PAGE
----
The Non-Dischargeable Student Loan
BB&K Attorney Cathy Ta Writes for Riverside Lawyer Magazine
By Cathy Ta
Obtaining a bankruptcy discharge of debts is the primary tool in providing the "honest but unfortunate debtor" a fresh start. Yet, a student loan made or guaranteed by a governmental unit or nonprofit is excepted from the bankruptcy discharge unless the debtor can show the debt would impose an "undue hardship" on the debtor or their dependents. When Americans owe more than $1.4 trillion in student loan debt, spread among 44 million borrowers, with the average Class of 2016 graduate holding $37,172 in student loan debt1 while facing an unemployment rate of 5.6 percent and an underemployment rate of 12.6 percent, combined with the fact that the cost of higher education is growing more rapidly than median family income,2 the question bears asking: Why are student loans singled out as non-dischargeable, unless "undue hardship" is determined, while other unsecured debts are automatically dischargeable, unless an exception to discharge applies?
It should be noted that student loans were presumptively discharged as part of the bankruptcy discharge until 1976. In 1976, Congress passed the Education Amendments of 1976 which then required a debtor to affirmatively show "undue hardship" to discharge a student loan; otherwise, the student loan would be non-dischargeable as an exception to the bankruptcy discharge.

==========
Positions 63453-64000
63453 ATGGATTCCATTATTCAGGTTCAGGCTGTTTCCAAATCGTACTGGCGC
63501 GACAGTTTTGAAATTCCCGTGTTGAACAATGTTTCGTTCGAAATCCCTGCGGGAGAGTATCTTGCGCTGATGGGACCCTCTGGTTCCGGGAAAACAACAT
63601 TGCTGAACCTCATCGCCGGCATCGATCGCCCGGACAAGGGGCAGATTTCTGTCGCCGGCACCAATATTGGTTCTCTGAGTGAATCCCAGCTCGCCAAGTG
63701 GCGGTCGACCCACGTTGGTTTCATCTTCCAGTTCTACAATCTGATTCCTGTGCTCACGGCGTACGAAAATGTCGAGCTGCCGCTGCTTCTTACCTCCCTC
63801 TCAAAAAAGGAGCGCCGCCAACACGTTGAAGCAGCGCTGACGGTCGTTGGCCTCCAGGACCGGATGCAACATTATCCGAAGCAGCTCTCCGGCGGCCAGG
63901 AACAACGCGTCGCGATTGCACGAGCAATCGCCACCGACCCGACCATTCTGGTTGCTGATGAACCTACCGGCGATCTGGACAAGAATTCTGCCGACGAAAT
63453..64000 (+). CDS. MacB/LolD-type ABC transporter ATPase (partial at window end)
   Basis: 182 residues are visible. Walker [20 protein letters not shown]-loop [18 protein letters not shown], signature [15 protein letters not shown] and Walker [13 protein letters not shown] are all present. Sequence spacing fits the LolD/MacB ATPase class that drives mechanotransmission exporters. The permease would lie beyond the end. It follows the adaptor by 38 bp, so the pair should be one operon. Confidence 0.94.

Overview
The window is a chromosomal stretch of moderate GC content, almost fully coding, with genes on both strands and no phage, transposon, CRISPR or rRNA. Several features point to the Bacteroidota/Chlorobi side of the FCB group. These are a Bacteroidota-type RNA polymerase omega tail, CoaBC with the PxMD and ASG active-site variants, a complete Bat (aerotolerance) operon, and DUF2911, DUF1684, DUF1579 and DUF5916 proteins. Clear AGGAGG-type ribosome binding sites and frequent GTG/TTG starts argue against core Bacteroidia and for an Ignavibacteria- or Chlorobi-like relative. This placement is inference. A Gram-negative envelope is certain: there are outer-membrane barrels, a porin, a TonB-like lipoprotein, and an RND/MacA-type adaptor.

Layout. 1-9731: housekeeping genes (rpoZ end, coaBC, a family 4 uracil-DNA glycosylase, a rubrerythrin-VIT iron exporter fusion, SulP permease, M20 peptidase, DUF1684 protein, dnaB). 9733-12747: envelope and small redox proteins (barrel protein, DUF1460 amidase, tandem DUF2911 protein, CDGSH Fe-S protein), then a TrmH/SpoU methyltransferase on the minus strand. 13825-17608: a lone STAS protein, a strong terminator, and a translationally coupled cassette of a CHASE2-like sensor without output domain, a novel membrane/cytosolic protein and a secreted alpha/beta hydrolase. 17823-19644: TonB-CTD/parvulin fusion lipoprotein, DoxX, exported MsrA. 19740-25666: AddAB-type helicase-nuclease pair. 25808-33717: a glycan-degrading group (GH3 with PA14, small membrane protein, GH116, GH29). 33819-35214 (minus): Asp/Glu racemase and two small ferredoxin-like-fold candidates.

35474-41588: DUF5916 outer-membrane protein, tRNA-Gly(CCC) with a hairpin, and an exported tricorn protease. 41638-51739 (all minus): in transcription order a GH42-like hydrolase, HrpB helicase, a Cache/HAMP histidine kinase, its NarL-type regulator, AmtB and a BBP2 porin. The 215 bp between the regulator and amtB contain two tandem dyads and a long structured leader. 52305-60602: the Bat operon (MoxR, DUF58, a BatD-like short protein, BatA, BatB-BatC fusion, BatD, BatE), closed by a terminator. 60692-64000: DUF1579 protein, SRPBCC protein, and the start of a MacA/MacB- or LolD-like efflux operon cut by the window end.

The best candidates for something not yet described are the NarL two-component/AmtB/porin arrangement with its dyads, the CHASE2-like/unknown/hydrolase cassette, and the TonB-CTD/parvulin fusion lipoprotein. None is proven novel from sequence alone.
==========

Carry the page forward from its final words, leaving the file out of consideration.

This student loan exception, codified at 11 U.S.C. § 523(a)(8), was created to achieve two purposes: (a) to prevent abuses against the educational loan system by restricting the ability to discharge a student loan particularly after a student’s graduation; and (b) to safeguard the financial integrity of governmental units and non-profits that fund these loans.3 As the Second Circuit noted:4 because student loans are generally unsecured and recent graduates often have few or no assets, these debtors have an incentive to try to discharge their educational loans in bankruptcy. If successful, they can then enjoy the higher earning power the loans have made possible without the financial burden that repayment entails. Congress enacted § 523(a) (8) because there was evidence of an increasing abuse of the bankruptcy process that threatened the viability of educational loan programs and harm to future students as well as taxpayers. Congress recognized that this is an instance where a creditor’s interest in receiving full payment of the debt outweighs the debtor’s interest in a fresh start.